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123 Attempts at regeneration SIX Attempts at regeneration Histories of regeneration As I demonstrated in the Introduction to this book, the need to do something about the problems of the poorest neighbourhoods was recognised by central government as early as the 1960s, and a series of ‘regeneration’ policies followed for the next three decades. By the late 1980s, numerous programmes were running simultaneously: major initiatives like City Challenge as well as smaller programmes of special grant aid. In all, there were no fewer than 15 urban policy funding

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225 EIGHT Housing and regeneration I’m sure there’s some connection between all the changes that are happening, all the building and development, and people not being listened to, and people feeling insecure and threatened in lots of ways, and not feeling part of what’s going on. (Andrea, East Docks) Introduction Housing marks out and shapes disadvantaged areas, creating the physical conditions that help or hinder family futures. It is a dominant issue in the lives of families because it links with so many aspects of local life including neighbours, schools

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Part One After regeneration?

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183 Faiths, government and regeneration: a contested discourse TEN Faiths, government and regeneration: a contested discourse Richard Farnell Introduction The engagement of faith communities in regeneration and community renewal is a matter of keenly contested debate. Stakeholders bring varying, and not always compatible, perspectives to the table (Dinham and Lowndes, 2008). Leaders of faith groups aspire to a recognised role in regeneration but are liable to resist uncritical co-option into government agendas. Conversely, the pronouncements of national

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27 THREE Connecting community to the post-regeneration era Peter Matthews and Dave O’Brien Introduction This chapter aims to bridge the discussion of the history of community in urban regeneration with the rest of the book. It does this by advancing a central argument: that urban policy has entered a post- regeneration era. This argument runs alongside a specific discussion of the ‘Connected Communities’ programme. The chapter begins by outlining how and why the era of urban regeneration came to an end, building on the discussion in Chapter Two, with a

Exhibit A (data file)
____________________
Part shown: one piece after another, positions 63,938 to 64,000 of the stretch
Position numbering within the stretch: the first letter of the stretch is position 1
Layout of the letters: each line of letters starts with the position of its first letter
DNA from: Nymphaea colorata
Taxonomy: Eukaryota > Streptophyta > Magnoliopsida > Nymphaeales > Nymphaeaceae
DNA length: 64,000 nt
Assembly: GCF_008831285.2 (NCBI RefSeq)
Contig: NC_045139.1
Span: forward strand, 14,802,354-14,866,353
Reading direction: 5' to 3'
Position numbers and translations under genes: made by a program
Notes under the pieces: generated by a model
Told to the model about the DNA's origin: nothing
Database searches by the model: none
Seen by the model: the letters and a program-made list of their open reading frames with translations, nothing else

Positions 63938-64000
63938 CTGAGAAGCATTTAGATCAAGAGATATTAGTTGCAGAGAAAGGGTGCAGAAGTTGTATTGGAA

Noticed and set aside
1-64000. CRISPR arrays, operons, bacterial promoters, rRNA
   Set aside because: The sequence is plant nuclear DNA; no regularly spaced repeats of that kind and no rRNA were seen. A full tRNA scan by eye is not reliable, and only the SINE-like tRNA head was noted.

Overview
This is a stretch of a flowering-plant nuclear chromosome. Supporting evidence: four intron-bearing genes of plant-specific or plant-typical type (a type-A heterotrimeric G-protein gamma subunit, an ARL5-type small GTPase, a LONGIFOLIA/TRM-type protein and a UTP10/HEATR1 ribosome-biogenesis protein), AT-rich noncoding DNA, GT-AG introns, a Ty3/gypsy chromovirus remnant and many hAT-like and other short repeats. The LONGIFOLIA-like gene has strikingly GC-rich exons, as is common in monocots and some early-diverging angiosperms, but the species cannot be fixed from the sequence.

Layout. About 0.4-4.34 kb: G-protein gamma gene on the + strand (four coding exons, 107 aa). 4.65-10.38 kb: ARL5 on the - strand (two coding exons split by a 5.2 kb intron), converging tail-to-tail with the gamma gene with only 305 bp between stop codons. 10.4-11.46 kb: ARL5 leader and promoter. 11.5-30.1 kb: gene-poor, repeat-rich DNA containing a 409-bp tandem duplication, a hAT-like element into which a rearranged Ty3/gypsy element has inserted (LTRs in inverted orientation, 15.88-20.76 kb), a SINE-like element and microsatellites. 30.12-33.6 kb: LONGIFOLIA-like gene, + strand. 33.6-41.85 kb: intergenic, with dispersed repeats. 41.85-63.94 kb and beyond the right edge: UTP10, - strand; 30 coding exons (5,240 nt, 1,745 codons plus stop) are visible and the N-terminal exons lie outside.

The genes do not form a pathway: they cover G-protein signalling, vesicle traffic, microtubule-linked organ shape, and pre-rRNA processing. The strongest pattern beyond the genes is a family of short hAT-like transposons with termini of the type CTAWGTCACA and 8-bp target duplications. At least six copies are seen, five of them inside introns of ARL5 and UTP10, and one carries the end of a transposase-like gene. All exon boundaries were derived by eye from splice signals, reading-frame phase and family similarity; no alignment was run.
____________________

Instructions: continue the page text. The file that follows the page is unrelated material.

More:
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239 12 Revisiting the creative city: culture and regeneration in post‑industrial Glasgow Venda Louise Pollock Its new appearance indeed persuades that it may become Britain’s first major post-industrial success. (‘The Repackaging of Glasgow’, Sunday Times, 2 December 1984) Introduction The narratives of cultural regeneration in post-industrial cities are well- known. Landry and Florida’s concepts of the ‘creative city’ (Landry and Bianchini, 1995) and ‘creative class’ (Florida, 2002) informed a raft of urban redevelopment policies espousing that creatively

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PART II Estates before regeneration

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PART III Living through regeneration

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Policy & Politics vol 28 no 4 479 Key words: community involvement • regeneration • Best Value • participation Final submission 05 April 2000 • Acceptance 16 May 2000 © The Policy Press, 2000 • ISSN 0305 5736 Policy & tics vol 28 no 4 479–91 A new deal for the community? Public participation in regeneration and local service delivery Paul Foley and Steve Martin English In the UK regeneration strategies and patterns of local service provision have usually been imposed from the top down. Most communities have had little influence over plans to revitalise

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5 Key words: area-based initiatives • regeneration • health • systematic review Final submission Oct 04 • Acceptance Oct 04 © The Policy Press, 2006 • ISSN 0305 5736 Giving urban policy its ‘medical’: assessing the place of health in area-based regeneration Rowland Atkinson, Hilary Thomson, Ade Kearns and Mark Petticrew English How does regeneration affect health and how have successive urban policy evaluations sought to measure such impacts? This article draws on a systematic review of national- level evaluation documentation relating to government-funded, area

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